We realized that we still had time to make it for the morning batch of jeep ride. I strongly recommend to try both ways of exploring the woods- on elephant back and by a four wheel drive. Both are different experiences and the type of terrain and sightings are different. While an elephant will be able to take you through the tall grass, a 4-wheel will be able to enter deeper areas of the forest. So, we had a gypsy to take us in… Needless to mention- Herds and herds of rhinos greeted us all along our way. Wild boars, barking deer etc. were spotted in abundance. The highlight was however- the innumerable varieties of migratory birds that we spotted. Our driver mentioned several names, out of which only pelicans and spoon-billed storks were the prominent ones that I have managed to remember. At the end of the drive one way, the guards took us to a watch tower from where we could catch a very good view of hundreds of animals that come to drink water from the flowing river. It was a very calm and a serene place to spend a while with nature… What caught our curiosity was some random years mentioned on the wall of the watch tower. So, here is a picture that may give an idea of the monsoon fury and severity of floods that affect this area year after year. The tower itself is located at an elevation from the river. My friend in the below picture is a 6-footer. The water level of 2016 is marked above him… Can you imagine how impossible it is for the animals to escape out of the area??? It’s insane to think of…

P1140350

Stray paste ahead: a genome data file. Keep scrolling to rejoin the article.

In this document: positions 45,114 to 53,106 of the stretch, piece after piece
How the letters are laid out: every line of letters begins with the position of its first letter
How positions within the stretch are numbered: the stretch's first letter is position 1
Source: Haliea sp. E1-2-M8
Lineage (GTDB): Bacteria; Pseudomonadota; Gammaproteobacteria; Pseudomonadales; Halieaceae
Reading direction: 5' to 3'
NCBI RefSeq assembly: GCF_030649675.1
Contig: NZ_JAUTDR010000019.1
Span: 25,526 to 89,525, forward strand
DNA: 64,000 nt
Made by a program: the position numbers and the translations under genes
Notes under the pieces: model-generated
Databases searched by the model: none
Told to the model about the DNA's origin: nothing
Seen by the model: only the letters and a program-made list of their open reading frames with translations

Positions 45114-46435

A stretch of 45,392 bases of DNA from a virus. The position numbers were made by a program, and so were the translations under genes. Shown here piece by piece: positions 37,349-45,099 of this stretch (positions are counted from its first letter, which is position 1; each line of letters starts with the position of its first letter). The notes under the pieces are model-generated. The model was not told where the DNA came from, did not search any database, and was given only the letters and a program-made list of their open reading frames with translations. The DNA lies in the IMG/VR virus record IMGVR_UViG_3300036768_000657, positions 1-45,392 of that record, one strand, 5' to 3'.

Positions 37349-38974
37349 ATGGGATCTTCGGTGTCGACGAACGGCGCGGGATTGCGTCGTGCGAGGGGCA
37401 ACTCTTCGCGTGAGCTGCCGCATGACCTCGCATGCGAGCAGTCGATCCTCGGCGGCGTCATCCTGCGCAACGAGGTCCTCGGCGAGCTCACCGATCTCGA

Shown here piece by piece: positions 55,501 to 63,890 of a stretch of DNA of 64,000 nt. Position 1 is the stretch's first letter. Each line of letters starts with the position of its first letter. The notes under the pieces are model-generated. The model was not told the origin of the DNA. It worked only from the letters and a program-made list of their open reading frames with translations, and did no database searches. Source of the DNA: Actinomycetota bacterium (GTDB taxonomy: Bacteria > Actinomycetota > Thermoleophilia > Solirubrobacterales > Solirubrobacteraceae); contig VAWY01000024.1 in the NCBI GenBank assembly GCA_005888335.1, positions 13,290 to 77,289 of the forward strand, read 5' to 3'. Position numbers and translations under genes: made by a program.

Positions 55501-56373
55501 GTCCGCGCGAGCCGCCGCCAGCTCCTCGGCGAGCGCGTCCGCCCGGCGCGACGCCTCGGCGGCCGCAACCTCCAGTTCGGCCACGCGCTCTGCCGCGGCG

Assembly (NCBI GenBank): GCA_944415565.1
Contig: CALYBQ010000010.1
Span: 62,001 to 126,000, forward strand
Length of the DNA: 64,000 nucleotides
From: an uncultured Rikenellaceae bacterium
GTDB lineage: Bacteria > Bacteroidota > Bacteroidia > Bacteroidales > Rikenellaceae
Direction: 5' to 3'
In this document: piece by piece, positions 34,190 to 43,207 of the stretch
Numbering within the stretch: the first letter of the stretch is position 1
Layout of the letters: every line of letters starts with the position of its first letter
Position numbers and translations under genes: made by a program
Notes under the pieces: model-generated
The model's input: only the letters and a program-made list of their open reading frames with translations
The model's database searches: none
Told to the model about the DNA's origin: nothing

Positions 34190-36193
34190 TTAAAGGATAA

Record of the flood water level of the Bramhaputra

Although a little disappointed for not being able to spot a tiger, we were feeling content for having our long pending wish of visiting this heritage site come true! We then headed back to the resort for breakfast. The drive back on the highway was an extremely nice one which had gone unnoticed during the hurried drive through misty roads in the morning… Tea plantations flanked the roads on both sides. The famous Assam tea grows in flat lands and under shade, totally contrary to what I had seen and grown up with, in down South. We stopped by to sip on some hot brew and bought some procedded tea leaves for our caffeine addicts back home. A quick visit to the Orchid research centre was an interesting place to drop by too…

P1140352
The Assam tea estate

So, that was an eventful day at Kazhiranga with warm memories from the woods before heading to our next destination- Jorhat. If you wish to spend more time with nature, I recommend you all to explore all the 4 ranges of the national park. Don’t go by recommendations of people of which range to go in… Each area is distinct with different types of vegetation, landscape, flora and fauna concentrations.

Hiking up Assam’s highest point- Hapeo peak

This trek happened by chance. It was an instant plan when the activity aimed at was not happening due to unfavourable conditions. That said, here’s what happened to the backup plan: The hike to Hapeo peak, the highest point in the state of Assam. We wanted to reach the peak for sunrise. However, due to the clouds that had hovered that morning, we decided to snooze for a little longer before going ahead with the plan.

There are totally 13 native tribes in Dima Hasao and each tribe has its own village. A local NGO called spectrum is working for the upliftment of local tribes and improvement of tourism in the district. They helped us in getting this event organized. They drove us in their 4WD vehicle from Haflong to the village called- N.Liekung. This a village of the Kuki tribes. We got the required permission from the village head and thus, a local guide was arranged to take us through this off-beat wilderness. After a small stop in front of the holy Cross at the prayer area of the Kukis, we began our ascent towards the highest peak in the state of Assam.